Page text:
For the first time this year, local police officers took to the stage in the annual Boys and Girls Clubs of Greater Milwaukee talent show, "Can you hear us now?"to promote a safe summer.
The performance was held at Milwaukee High School of the Arts. The show, which included song, dance and poetry, was created in response to increasing violence and murder rates in Milwaukee.
Noting that "it takes a village to raise a child," La’Ketta Caldwell, senior program manager for Boys & Girls Clubs, said the adults’ role in the show is important to promoting a safe summer.
"We want leaders and adults to recognize the village’s impact," Caldwell said.
The production was inspired by Michael Jackson’s song "Man in the Mirror." Caldwell said the lyric "if you want to make the world a better place, take a look at yourself and make the change" embodies the organization’s message.
Some of the songs and poems in the show were encouraging. Others told stories of overcoming adversity.
"I tried my hardest not to be that angry black girl," Robin Robinson, 15, a student at Rufus King High School, said in her poem, about her frustration with stereotypes and misrepresentations of the black community.
Despite her frustration, Robinson’s poem ended on a hopeful note. She eventually came to the conclusion, "We will bring change." Cheers erupted from the audience.
Ahmaya Cheatham, 18, performer and student at University of Wisconsin Whitewater, read a poem about one of the talent show director’s experience with incarceration. Cheatham described performing the poem as "exhilarating."
Cheatham said she enjoys performing in the "Can you hear us now?" show and appreciates the message. For her, community outreach is part of "being the change."
"What you do depends on how much you care about it," Cheatham said. "When I was told about this program, it opened my eyes to what I could be doing to help out."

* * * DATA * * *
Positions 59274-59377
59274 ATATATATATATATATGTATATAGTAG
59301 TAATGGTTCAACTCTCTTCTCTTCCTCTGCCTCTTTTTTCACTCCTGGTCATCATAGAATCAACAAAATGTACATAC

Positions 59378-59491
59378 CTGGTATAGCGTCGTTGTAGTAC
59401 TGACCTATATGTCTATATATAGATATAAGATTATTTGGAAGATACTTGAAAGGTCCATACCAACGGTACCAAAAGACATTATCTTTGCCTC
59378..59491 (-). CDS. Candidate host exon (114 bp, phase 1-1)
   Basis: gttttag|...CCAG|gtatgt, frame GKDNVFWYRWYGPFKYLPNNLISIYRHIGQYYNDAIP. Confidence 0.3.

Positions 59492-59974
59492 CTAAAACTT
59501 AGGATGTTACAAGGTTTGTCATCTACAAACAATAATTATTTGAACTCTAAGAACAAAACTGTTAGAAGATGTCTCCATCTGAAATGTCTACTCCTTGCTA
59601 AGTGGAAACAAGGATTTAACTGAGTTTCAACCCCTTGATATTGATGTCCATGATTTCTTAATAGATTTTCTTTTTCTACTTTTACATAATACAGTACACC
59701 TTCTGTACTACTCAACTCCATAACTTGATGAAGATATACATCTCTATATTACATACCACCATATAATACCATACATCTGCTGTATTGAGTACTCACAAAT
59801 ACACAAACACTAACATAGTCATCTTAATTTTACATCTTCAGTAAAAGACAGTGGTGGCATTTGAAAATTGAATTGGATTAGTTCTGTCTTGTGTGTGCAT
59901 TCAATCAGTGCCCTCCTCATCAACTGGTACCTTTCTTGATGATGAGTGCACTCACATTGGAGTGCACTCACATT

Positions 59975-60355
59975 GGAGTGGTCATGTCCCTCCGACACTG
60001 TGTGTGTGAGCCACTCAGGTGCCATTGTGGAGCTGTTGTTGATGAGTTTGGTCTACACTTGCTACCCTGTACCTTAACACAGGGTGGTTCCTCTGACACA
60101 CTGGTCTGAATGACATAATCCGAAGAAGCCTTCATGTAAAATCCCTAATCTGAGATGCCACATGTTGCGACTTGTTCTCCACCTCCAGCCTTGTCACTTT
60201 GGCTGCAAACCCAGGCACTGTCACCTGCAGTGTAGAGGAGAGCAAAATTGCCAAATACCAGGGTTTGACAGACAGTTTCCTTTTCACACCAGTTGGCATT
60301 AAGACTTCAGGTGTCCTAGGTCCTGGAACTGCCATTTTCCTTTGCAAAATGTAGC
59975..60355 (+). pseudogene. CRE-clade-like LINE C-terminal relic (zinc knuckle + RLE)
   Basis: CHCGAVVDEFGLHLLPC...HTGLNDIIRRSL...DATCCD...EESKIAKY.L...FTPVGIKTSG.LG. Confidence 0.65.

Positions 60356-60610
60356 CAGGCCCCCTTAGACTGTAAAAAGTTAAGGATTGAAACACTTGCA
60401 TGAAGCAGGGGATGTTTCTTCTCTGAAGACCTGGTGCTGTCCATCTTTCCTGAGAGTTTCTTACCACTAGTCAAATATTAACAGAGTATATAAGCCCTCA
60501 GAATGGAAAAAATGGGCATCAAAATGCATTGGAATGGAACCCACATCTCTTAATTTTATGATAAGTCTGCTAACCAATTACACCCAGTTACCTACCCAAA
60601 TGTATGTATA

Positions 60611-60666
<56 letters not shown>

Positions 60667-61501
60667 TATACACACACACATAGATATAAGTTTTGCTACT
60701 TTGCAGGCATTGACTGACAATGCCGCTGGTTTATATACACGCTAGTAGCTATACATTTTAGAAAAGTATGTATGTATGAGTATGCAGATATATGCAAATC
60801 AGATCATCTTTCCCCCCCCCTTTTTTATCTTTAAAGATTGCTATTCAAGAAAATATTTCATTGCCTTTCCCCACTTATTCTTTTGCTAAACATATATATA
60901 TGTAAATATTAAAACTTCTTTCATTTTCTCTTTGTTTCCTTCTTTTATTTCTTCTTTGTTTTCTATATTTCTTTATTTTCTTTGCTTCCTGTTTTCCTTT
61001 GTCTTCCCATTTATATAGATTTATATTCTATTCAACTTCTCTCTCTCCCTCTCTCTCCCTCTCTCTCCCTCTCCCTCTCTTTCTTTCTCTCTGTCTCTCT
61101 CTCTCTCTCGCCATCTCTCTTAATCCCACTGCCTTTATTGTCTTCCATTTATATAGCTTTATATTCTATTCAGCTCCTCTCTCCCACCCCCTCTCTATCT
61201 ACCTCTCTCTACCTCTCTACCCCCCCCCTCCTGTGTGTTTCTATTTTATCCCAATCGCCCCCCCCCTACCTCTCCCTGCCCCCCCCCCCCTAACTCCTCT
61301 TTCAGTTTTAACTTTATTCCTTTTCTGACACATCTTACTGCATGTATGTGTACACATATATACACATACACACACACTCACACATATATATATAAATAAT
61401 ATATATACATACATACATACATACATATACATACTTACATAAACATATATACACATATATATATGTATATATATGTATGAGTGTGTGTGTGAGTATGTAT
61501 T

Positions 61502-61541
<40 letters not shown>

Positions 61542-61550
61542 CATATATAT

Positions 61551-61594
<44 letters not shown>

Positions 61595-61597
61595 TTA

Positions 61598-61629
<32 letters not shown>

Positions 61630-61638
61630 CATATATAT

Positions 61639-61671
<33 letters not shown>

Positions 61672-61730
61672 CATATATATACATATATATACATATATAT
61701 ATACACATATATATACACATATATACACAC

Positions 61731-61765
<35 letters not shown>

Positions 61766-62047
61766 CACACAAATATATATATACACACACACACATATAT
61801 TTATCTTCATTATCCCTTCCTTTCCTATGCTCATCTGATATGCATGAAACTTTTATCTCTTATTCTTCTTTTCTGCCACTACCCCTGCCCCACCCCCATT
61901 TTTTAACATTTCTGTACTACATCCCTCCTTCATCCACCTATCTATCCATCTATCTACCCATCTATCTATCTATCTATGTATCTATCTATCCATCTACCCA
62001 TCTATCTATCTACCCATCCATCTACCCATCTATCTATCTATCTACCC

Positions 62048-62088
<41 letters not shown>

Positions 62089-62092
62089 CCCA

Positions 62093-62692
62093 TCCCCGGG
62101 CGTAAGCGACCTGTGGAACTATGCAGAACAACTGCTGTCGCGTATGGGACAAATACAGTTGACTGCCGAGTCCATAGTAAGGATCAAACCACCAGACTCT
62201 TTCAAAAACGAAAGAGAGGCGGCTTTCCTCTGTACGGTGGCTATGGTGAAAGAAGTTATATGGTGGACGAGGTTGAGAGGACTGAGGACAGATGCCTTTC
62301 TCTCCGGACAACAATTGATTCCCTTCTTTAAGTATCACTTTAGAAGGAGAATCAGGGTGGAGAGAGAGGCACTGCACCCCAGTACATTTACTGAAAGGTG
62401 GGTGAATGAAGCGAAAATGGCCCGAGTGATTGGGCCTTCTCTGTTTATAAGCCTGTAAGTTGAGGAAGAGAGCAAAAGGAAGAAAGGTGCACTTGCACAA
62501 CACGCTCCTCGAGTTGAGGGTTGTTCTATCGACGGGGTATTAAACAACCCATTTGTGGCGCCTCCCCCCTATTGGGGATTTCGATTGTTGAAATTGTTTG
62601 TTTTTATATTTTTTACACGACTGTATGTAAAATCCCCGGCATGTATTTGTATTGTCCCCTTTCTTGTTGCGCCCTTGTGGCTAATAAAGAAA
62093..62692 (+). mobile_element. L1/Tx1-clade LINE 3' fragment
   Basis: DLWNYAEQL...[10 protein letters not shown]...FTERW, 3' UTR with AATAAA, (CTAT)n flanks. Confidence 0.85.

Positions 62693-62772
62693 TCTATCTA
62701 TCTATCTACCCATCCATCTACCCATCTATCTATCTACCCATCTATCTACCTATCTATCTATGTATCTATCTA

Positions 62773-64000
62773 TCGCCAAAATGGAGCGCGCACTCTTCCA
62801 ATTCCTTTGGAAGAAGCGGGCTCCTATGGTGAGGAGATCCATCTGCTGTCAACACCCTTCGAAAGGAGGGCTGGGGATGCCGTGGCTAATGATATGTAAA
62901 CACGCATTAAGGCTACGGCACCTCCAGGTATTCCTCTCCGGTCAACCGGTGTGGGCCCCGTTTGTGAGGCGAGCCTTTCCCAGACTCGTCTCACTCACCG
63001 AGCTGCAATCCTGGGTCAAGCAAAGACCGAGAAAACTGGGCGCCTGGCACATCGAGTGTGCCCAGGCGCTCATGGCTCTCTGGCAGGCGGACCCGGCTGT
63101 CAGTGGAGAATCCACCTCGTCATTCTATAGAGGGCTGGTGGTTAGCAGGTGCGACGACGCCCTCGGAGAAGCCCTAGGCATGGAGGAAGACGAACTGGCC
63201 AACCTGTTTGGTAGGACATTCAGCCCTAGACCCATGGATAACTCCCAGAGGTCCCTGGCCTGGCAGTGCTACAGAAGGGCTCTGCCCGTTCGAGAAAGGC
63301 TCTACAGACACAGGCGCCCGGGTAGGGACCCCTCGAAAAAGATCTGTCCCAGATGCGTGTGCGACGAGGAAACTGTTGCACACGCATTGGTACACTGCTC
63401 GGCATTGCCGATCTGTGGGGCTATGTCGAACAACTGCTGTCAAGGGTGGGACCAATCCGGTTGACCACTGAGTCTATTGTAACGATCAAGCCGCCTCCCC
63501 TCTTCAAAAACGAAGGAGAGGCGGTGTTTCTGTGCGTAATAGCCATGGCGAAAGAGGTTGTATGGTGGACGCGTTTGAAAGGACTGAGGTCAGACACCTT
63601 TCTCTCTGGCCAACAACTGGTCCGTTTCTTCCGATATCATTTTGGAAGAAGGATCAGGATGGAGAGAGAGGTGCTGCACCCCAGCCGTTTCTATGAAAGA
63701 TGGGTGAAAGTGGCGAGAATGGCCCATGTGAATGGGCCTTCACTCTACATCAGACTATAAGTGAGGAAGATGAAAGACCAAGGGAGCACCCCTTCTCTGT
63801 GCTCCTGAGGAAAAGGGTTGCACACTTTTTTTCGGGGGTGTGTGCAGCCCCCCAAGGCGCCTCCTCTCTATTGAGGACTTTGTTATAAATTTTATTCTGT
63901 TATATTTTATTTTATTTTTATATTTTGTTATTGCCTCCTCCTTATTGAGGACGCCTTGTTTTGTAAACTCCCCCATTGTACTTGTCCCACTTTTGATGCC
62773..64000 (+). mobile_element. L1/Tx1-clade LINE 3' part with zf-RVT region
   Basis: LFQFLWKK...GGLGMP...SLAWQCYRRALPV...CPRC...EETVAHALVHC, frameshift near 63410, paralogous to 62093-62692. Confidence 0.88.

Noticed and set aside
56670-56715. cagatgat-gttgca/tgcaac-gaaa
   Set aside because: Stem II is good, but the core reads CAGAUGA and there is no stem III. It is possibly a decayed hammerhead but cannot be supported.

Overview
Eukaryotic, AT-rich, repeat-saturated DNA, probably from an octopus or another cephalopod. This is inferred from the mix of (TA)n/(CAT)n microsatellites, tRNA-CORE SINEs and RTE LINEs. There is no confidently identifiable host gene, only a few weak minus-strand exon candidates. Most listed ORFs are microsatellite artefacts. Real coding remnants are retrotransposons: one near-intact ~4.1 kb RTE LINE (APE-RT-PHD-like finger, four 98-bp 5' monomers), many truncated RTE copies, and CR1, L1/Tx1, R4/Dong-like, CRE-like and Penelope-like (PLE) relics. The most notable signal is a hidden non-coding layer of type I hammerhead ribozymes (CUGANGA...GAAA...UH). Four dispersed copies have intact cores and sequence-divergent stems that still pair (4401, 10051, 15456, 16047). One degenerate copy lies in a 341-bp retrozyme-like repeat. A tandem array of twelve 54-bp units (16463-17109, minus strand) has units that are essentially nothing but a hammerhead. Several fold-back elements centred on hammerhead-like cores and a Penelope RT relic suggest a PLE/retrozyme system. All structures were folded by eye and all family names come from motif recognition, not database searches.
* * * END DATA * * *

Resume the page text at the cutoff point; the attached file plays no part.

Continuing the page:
The show, which took a year to prepare, started with a music video produced by H20 Milwaukee Music, in which Boys & Girls Clubs members promoted peace and rapped their pledge to stay away from violence.
Other partners involved in the production included the Bronzeville Arts Ensemble, Milwaukee Youth Symphony Orchestra, Milwaukee High School of the Arts, First Stage, 88Nine Radio Milwaukee and The Wisconsin Conservatory of Music.
Caldwell said she and her colleagues enjoy working with the performers. "We love working with young people. We love pushing them," Caldwell said. "One thing we love about it is when we expose them to an art form, and they go all into it and really share in there."
The show ended with the performers singing and dancing to "Man in the Mirror." Officer Jasmine Moody of the Milwaukee Police Department’s Office of Community Outreach and Education participated in the number, along with three other officers.
Don Pannell, a retired firefighter and paramedic who has volunteered with the Boys & Girls Clubs, said it is good for young people to interact with police. "Children need to see them in capacity as not someone to fear in the streets, but to see them as human beings who care about them."
After the performance, Boys & Girls Clubs leaders told the audience that they were optimistic about the summer.
"Change will come in the city of Milwaukee," Caldwell said. "We will have a safe summer."